14. Kull K. (1998a) Semiotic ecology: different natures in the semiosphere. Sign Systems Studies 26: 344–371.Google Scholar
  15. Kull K. (1998b) On semiosis, Umwelt, and semiosphere. Semiotica 120: 299–310.Google Scholar
  16. Manson S. M. (2001) Simplifying complexity: a review of complexity theory. Geoforum 32: l405–414.Google Scholar
  17. Maturana H. R. & Varela J. F. (1980) Autopoiesis and Cognition: the Realization of the Living. Rediel Publishing Co, Dordrecht.Google Scholar
  18. May R. (1974) Biological populations with non-overlapping populations: stable points, stable cycles, and chaos. Science 186: 645–647.Google Scholar
  19. May R. (1976) Simple mathematical models with very complicated dynamics. Nature 261: 459–467.Google Scholar
  20. May R. (1986) When two and two does not make four: non-linear phenomena in ecology. Proceedings of the Royal Society B. 228: 241.Google Scholar
  21. Merry U. (1995) Coping with Uncertainty: Insights from the New Sciences of Chaos, Self-Organization, and Complexity. Praeger, Connecticut.Google Scholar
  22. Mitchell M. & Powell R. A. (2002) Linking fitness landscapes with the behavior and distribution of animals. In: Landscape Ecology and Resource. Linking Theory with Practice (eds J. A. Bissonette & I. Storch) pp. 93–124. Island Press, Washington.Google Scholar
  23. Muller F. (1997) State-of-the-art in ecosystem theory. Ecological Modelling 100: 135–161.Google Scholar
  24. Naveh Z. (2003) What is holistic landscape ecology? A conceptual introduction. Landscape and Urban Planning 50: 7–26.Google Scholar
  25. Noth W. (1998) Ecosemiotics. Sign Systems Studies 26: 332–343.Google Scholar
  26. Phillips J. D. (1999) Divergence, convergence, and self-organization in landscapes. Annals of the Association of American Geographers 89: 466–488.Google Scholar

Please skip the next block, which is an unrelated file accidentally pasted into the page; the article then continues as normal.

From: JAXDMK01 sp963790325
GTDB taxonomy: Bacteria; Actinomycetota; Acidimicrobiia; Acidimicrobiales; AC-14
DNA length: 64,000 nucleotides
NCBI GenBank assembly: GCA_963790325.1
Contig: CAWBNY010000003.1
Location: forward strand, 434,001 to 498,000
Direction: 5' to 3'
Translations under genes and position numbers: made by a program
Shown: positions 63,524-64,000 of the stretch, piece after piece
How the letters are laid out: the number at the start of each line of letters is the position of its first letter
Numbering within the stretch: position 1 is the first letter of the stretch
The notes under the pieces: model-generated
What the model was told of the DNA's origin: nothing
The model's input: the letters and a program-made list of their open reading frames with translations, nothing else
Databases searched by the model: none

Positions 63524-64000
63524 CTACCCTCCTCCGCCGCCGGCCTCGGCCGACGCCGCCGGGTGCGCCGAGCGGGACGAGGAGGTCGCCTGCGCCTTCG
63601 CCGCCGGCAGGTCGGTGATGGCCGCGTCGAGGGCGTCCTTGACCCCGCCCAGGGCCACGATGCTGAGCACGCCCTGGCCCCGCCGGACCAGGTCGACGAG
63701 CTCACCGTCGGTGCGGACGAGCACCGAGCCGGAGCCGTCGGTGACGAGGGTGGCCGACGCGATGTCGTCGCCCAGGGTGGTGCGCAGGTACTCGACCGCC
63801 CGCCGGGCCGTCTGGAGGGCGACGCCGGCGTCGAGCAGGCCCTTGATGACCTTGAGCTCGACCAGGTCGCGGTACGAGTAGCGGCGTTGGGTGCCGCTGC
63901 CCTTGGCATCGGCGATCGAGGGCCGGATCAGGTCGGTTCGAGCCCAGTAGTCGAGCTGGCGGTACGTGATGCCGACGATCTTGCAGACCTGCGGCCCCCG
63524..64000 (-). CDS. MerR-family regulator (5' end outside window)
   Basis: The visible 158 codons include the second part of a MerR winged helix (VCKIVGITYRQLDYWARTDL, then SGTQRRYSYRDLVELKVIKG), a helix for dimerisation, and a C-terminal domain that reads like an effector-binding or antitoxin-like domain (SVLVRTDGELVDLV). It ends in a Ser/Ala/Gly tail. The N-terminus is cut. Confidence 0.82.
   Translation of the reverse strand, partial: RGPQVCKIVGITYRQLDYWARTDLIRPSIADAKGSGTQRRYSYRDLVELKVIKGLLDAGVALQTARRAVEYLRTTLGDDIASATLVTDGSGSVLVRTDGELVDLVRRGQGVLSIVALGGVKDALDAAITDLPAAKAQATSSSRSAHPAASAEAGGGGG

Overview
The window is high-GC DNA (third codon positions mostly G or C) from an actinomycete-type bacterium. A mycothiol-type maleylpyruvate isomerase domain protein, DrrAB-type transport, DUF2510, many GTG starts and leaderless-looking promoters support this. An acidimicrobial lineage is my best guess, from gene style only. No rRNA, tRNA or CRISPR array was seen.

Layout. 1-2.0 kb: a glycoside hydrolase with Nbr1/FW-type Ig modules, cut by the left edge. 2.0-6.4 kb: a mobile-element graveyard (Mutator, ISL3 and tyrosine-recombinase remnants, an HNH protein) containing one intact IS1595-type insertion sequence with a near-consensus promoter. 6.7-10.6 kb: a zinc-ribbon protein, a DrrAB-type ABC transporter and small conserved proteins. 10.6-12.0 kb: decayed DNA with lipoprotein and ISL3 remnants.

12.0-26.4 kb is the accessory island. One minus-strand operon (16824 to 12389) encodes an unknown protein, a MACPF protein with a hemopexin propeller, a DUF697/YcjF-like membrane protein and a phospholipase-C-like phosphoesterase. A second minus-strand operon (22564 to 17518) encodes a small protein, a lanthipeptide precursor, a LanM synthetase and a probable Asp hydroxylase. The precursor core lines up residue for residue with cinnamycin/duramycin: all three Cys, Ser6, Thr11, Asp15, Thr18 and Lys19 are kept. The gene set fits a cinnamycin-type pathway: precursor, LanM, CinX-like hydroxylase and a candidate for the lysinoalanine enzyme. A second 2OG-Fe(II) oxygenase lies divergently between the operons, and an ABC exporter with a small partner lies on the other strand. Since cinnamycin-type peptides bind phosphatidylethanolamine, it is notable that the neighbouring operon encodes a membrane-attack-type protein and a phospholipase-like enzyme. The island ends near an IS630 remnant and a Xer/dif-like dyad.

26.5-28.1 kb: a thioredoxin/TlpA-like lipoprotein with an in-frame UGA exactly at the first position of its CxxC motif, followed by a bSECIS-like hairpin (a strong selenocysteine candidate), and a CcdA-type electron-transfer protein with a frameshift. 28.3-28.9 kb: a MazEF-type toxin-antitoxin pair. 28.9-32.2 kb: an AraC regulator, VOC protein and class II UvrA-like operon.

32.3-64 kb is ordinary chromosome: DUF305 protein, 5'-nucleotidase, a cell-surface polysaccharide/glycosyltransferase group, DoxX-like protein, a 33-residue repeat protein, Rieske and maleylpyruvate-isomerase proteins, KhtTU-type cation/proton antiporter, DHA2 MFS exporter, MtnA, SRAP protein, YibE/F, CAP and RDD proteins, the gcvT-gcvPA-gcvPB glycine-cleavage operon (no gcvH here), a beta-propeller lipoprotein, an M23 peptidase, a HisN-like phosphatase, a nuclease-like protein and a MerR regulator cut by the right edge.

27. Prigogine I. & Stengers I. (1984) Order Out of Chaos. Bantam, New York.Google Scholar
  28. Pulliam R. (1988) Sources-sinks, and population regulation. American Naturalist 132: 652–661.Google Scholar
  29. Pulliam R. (1996) Sources and sinks: Empirical evidence and population consequences. In: Population Dynamics in Ecological Space and Time (eds O. E. Rhodes, R. K. Chesser & M. H. Smith) pp. 45–69. The University of Chicago Press, Chicago.Google Scholar
  30. Thompson J. N., Reichman O. J., Morin P. J., Polis G. A., Power M. E., Sterner R. W., Couch C. A., Gough L., Holt R., Hooper D. U., Keesing F., Lovell C. R., Milne B. T., Moles M. C., Roberts D. W. & Strauss S. Y. (2001) Frontiers of ecology. Bioscience 51: 15–24.Google Scholar
  31. von Bertalanffy L. (1969) General System Theory. Braziller, New York.Google Scholar
  32. von Uexkull J. (1940) Bedeutungslehre. Leipzig, Barth.Google Scholar
  33. Wu J. & Hobbs R. (2002) Key issues and research topics in landscape ecology: An idiosyncratic synthesis. Landscape Ecology 17: 355–365.Google Scholar

Copyright information

© Blackwell Publishing Ltd 2004

Authors and Affiliations

  1. 1.Institute of Ecology and Environmental Biology, Faculty of Environmental SciencesUrbino UniversityItaly
  2. 2.Department of BiologyUniversity of New MexicoAlbuquerqueUSA

Personalised recommendations